For too long relegated to a footnote in the story of Samuel Beckett, this week's Lyric Feature, Green White Enamel (to be broadcast on Sunday 5th September at 6 pm on RTÉ lyric fm) tells the story of the life and poetry of linguist, doctor and poet Ethna MacCarthy - listen to Green White Enamel above.

Below, poet Gerald Dawe, co-editor with Eoin O’Brien of Ethna MacCarthy Poems (published by Lilliput Press), describes how her work was re-discovered.

It all started because of blood pressure. I was seeing the distinguished cardiovascular consultant Professor Eoin O’Brien in 2000 and we started talking books. I knew his wonderful and ground-breaking study The Beckett Country and we took it from there. Twenty-one years later and we are still nattering.

But on one of these occasions Eoin mentioned a box file of archival material which had been entrusted to him by Marion Leigh, the partner of A J Leventhal ('Con’), and a close and long-lasting friend of Samuel Beckett. Stored within the box was a modest notebook which contained handwritten drafts, newspaper clippings of poems and other material belonging to Con’s second wife (and Beckett contemporary), Ethna MacCarthy. At an earlier stage, Eoin had transcribed many of the poems, a handful of which I was familiar with from their inclusion in the US-published New Irish Poets anthology of 1948. Here indeed was a treasure trove – translations, drafts, overwrites, finished versions - and running throughout the somewhat worse-for-wear notebook a quiet but consistent shaping by Ethna of her own self as a poet. It was heart-breaking to know that as she was amending a poem with a date sometime in the late 1940s her own life would be tragically cut short by throat cancer in 1959 at the age of 56.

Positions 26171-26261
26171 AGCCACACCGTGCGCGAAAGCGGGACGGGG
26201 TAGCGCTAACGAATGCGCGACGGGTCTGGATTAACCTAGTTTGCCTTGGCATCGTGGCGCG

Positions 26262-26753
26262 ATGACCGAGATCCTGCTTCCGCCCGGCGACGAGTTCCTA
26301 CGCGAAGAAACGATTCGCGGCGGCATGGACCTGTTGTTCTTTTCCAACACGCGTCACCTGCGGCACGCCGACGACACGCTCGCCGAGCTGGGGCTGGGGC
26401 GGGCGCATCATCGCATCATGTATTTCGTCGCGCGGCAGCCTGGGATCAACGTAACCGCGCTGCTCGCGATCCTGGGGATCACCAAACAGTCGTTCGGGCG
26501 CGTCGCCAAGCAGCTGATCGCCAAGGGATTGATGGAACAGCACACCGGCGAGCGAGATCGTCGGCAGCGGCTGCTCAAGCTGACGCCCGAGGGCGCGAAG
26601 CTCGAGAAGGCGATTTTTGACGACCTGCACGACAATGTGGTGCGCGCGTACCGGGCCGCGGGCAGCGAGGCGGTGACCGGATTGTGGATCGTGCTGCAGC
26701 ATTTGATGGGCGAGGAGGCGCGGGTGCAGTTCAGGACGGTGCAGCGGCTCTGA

The style and self-possession of the poems raised telling questions about who was influencing whom in her lifelong relationship with Beckett...

As these poems had been appearing in the Irish Times, or were being broadcast on RTÉ, her friend Samuel Beckett was producing the fiction and storing up the drama in which she would play a critical part. But it was McCarthy’s own poems which drew us closer into her own impressive orbit. Gathering together the often frail scripts and comparing with Eoin’s robust transcriptions took months and months of poring over possibilities as we wrestled with the handwriting’s fade. Such obstacles paled as the poems came back to life again – erudite, sophisticated, emotionally charged, urbane - and their landscapes resurfaced, too – coastal Sandymount in Dublin, where she lived, Trinity College (where she had been a stellar student, graduate, and lecturer in languages), Spanish villages, hospital wards...

And the style and self-possession of the poems raised telling questions about who was influencing whom in her lifelong relationship with Beckett, to say nothing of her buoyant translations and the cross-over of medical language which Eoin could clearly see in many of the poems based upon her parallel life as a medical doctor in inner city Dublin and London. It was all neatly framed by her one-act play The Uninvited and the odd postcard or note from a fellow poet praising her reading of poems on the national airwaves. This collection was gold dust, a real poetic presence whose life, though shortened by ill-health, had found expression in poems of the first order.

Gerald Dawe

So, after our stealthy magnifying glass was put away, a manuscript of the poems and play went off to Lilliput Press, and in 2019 - just as Storm Lorenzo clattered across the Irish skies - and with generous support from Trinity College Alumni office and TCD School of Medicine, and the Woolfson family, Ethna MacCarthy Poems, in a fine hardback edition, was published. At the launch, through the immaculately tender reading by actor Cathy Belton, Ethna MacCarthy’s poems re-entered the world in the glorious setting of the Long Room Library in Trinity College. Justice at last for a near-forgotten voice.

The Lyric Feature: Green White Enamel, RTÉ lyric fm, Sunday September 5th at 6pm